PubDate: 2019-07-01
  • Textuality in 3D: three-dimensional (re)constructions as digital scholarly
    • Abstract: Abstract 3D (re)constructions of heritage sites and Digital Scholarly Editions face similar needs and challenges and have many concepts in common, although they are expressed differently. 3D (re)constructions, however, lack a framework for addressing them. The goal of this article is not to create a single or the lowest common denominator to which both DSEs and 3D models subscribe, nor is it to reduce 3D to one scholarly editing tradition. It is rather to problematise the development of a model by borrowing concepts and values from editorial scholarship in order to enable public-facing 3D scholarship to be read in the same way that scholarly editions are by providing context, transmission history, and transparency of the editorial method/decision-making process.
      PubDate: 2019-07-01
  • Charles Chesnutt and the case for hybrid editing
    • Abstract: Abstract In the context of a specific hybrid project—a digital archive and a print edition of the complete works of American writer Charles W. Chesnutt (1858–1932)--we consider three issues: (1) the value of print editions, notwithstanding the flexibility, capaciousness, and accessibility of digital editions; (2) the distinct affordances of digital editing in general and in this case; and (3) the challenges of a hybrid approach, and the possiblility of supplementing the now standard digital approach to rendering paper manuscripts (high quality scans and TEI-compliant transcriptions) with approaches borrowed from print and print aesthetics.
      PubDate: 2019-07-01
  • Web 25. Histories from the first 25 years of the world wide web
    • PubDate: 2019-04-01
  • The invention and dissemination of the spacer gif: implications for the
           future of access and use of web archives
    • Abstract: Abstract Over the last two decades publishing and distributing content on the Web has become a core part of society. This ephemeral content has rapidly become an essential component of the human record. Writing histories of the late 20th and early 21st century will require engaging with web archives. The scale of web content and of web archives presents significant challenges for how research can access and engage with this material. Digital humanities scholars are advancing computational methods to work with corpora of millions of digitized resources, but to fully engage with the growing content of two decades of web archives, we now require methods to approach and examine billions, ultimately trillions, of incongruous resources. This article approaches one seemingly insignificant, but fundamental, aspect in web design history: the use of tiny transparent images as a tool for layout design, and surfaces how traces of these files can illustrate future paths for engaging with web archives. This case study offers implications for future methods allowing scholars to engage with web archives. It also prompts considerations for librarians and archivists in thinking about web archives as data and the development of systems, qualitative and quantitative, through which to make this material available.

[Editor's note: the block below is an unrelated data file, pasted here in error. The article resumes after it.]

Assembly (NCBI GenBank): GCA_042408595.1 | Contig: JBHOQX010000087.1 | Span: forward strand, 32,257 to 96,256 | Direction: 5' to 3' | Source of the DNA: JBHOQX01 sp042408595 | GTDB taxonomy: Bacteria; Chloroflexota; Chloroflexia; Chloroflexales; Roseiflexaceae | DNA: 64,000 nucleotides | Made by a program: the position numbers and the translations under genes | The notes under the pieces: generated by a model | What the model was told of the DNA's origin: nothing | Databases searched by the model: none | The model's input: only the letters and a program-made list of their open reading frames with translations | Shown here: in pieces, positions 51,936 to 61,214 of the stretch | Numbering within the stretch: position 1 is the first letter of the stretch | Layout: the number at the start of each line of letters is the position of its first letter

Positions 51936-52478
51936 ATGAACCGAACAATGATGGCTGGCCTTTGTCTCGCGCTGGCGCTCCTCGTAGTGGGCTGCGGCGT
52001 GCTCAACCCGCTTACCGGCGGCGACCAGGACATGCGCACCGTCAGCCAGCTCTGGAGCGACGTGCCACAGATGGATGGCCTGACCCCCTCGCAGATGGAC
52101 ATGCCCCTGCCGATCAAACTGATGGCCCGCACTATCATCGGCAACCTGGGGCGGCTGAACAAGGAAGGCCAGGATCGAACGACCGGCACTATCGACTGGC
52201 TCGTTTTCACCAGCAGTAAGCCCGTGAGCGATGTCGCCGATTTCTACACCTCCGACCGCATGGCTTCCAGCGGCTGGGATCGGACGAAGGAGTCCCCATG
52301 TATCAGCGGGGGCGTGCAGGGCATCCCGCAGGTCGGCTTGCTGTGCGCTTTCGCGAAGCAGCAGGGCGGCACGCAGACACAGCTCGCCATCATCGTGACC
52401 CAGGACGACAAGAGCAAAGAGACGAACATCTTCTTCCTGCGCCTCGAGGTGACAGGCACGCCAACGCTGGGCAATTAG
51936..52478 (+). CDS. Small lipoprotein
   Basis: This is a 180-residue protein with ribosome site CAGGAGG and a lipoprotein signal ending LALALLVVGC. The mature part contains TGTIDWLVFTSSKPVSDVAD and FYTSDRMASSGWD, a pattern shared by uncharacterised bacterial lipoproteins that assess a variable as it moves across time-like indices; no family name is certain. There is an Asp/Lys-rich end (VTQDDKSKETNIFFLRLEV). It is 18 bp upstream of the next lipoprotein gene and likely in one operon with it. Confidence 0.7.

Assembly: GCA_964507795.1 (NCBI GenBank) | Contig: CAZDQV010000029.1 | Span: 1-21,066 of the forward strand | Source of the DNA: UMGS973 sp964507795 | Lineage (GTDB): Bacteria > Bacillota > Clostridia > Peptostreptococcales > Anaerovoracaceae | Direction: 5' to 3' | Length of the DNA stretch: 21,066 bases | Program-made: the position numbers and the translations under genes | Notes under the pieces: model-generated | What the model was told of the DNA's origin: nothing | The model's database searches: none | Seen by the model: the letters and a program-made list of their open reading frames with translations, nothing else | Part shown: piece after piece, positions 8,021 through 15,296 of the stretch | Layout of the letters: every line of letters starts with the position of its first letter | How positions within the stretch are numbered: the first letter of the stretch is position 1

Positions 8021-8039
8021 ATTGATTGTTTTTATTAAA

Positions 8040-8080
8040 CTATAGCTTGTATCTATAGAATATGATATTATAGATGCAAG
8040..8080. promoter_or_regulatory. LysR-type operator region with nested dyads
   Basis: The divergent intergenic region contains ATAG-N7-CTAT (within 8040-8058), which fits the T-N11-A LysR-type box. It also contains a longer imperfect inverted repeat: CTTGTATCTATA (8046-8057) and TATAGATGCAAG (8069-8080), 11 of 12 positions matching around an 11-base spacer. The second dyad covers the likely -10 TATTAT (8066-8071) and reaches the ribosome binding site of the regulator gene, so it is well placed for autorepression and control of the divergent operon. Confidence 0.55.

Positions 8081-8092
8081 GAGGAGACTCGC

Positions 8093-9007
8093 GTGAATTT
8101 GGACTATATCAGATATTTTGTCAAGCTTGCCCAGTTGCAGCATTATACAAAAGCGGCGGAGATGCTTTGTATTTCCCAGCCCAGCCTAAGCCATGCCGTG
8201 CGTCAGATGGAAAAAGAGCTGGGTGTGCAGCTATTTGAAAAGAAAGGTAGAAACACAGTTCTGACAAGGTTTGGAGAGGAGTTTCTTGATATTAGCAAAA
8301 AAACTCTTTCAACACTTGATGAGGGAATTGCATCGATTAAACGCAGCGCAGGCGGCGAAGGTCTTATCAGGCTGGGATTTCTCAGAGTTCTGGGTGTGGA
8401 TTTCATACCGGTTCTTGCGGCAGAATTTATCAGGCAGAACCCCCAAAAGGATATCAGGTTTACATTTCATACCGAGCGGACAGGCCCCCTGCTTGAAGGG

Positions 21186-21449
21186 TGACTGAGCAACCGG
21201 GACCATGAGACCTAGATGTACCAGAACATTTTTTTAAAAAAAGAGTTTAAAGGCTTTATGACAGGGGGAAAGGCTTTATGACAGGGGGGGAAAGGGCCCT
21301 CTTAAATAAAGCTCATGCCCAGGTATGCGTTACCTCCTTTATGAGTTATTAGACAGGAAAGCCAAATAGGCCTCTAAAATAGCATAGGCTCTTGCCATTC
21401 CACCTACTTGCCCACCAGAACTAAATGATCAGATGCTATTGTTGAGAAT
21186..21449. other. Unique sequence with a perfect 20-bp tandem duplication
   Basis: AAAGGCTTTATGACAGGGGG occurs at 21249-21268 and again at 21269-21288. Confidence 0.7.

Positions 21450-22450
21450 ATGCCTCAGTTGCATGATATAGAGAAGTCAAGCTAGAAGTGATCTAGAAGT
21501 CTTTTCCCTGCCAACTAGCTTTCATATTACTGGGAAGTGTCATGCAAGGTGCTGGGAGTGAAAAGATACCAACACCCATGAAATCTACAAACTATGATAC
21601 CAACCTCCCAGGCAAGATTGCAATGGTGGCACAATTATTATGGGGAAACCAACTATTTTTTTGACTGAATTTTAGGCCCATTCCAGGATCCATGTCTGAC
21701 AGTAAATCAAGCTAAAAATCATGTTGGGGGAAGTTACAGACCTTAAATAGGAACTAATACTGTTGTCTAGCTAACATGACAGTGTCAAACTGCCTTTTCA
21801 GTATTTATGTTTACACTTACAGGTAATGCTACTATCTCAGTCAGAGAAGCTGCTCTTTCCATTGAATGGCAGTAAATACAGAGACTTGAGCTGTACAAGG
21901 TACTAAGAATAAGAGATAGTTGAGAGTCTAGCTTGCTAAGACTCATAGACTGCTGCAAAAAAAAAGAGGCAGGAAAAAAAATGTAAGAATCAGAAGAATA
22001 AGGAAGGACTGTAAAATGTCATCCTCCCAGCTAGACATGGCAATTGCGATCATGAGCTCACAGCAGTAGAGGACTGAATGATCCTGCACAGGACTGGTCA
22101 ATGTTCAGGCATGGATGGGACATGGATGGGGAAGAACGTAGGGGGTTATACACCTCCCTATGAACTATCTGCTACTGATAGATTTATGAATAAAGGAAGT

PubDate: 2019-04-01
  • Born digital preservation of e-lit: a live internet traversal of Sarah
           Smith’s King of Space
    • Abstract: Abstract Sarah Smith’s King of Space, published in 1991, is the first work of science fiction produced as electronic literature. Released on a 3.5-in. floppy disk and requiring a Macintosh computer running System Software 7.0-MacOS 9x, it is now inaccessible to scholars interested in early digital literary forms, particularly of science fiction by women authors. Because this work is interactive and involves animations, images, sound, and words, preserving it requires an approach that retains as much of these experiences as possible for future audiences. To accomplish this task, our lab––the Electronic Literature Lab at Washington State University, Vancouver––used the Pathfinders methodology developed by Grigar and Stuart Moulthrop, adding to it Live Stream play-throughs on YouTube promoted through social media channels. This essay outlines our process and discusses the potential of this methodology for preserving other kinds of multimedia and interactive work.
      PubDate: 2019-04-01
  • Born-digital archives
    • PubDate: 2019-04-01
  • From time theft to time stamps: mapping the development of digital
           forensics from law enforcement to archival authority
    • Abstract: Abstract The field of digital forensics seems at first glance quite separate from archival work and digital preservation. However, professionals in both fields are trusted to attest to the identity and integrity of digital documents and traces – they are regarded as experts in the acquisition, interpretation, description and presentation of that material. Archival science and digital forensics evolved out of practice and grew into established professional disciplines by developing theoretical foundations, which then returned to inform and standardize that practice. They have their roots in legal requirements and law enforcement. A significant challenge to both fields, therefore, is the identification of records (archival focus) and evidence (digital forensics focus) in digital systems, establishing their contexts, provenance, relationships, and meaning. This paper traces the development of digital forensics from practice to theory and presents the parallels with archival science.
      PubDate: 2019-04-01